March 8, 2018 Read More →

Norwegian Wealth Fund Considers Further Emissions-Related Divestments


The ethics watchdog for Norway’s $1-trillion sovereign wealth may blacklist more companies that produce too much greenhouse gas by scrutinizing more industry sectors, including shipping and power.

Carbon emissions became a criteria for exclusion from the fund in 2016 and last year the watchdog recommended that “a small handful” of firms be excluded from the fund for producing too much greenhouse gas emissions in either the oil, cement and steel industries.

Those recommendations are currently under review with the board of the central bank, which oversees the fund, and a public announcement is expected soon, the bank’s governor told Reuters on Feb. 27.

Johan H. Andresen, chair of the fund’s publicly appointed Council on Ethics, said the watchdog would look at more firms in the energy, steel and concrete industries and add more sectors, including shipping and power producers.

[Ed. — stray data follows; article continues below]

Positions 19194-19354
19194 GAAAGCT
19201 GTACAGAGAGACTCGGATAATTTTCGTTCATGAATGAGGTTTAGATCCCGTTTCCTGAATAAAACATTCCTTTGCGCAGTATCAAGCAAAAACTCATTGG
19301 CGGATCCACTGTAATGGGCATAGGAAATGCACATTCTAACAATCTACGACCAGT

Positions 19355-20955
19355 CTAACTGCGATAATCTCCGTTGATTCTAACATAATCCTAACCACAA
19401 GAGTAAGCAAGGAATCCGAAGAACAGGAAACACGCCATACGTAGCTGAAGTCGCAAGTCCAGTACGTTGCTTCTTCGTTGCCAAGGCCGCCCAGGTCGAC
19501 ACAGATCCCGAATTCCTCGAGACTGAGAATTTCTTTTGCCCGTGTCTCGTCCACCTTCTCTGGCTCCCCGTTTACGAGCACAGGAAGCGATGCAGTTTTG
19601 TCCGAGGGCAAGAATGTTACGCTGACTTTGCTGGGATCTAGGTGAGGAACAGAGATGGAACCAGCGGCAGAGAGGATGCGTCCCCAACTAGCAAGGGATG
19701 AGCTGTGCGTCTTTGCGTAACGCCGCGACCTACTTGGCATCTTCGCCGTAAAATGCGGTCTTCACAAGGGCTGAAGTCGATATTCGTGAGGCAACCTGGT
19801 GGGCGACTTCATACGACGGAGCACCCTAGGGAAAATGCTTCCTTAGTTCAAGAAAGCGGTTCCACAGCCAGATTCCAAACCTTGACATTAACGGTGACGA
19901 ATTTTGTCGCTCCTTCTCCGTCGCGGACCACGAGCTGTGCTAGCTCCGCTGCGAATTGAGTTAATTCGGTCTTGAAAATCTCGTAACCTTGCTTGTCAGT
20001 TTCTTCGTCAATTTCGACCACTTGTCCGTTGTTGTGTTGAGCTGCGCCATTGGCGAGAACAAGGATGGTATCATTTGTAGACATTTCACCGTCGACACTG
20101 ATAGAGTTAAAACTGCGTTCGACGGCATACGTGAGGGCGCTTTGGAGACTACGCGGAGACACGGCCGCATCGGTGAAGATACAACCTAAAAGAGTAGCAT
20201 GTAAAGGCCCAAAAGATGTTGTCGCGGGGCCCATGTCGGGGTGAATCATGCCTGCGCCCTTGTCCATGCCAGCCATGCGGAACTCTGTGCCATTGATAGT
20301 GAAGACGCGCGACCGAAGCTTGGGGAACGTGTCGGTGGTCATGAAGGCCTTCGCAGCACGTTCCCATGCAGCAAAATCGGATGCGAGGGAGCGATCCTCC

Speaking in an interview ahead of publication of the council’s annual report on Thursday, he said: “I expect there will be more companies recommended for exclusions based on the climate criteria.”

“Shipping and power producers are among the sectors we may be looking at.”

The world’s largest sovereign wealth fund was created from the proceeds of Norway’s oil industry and operates under ethical guidelines set by parliament.

It owns shares in 9,100 companies, 1.4 percent of the world’s listed equity, so its decisions to drop or reinstate companies from its investments carry considerable weight among investors.

More: Norway’s wealth fund may expand emissions blacklist to more companies

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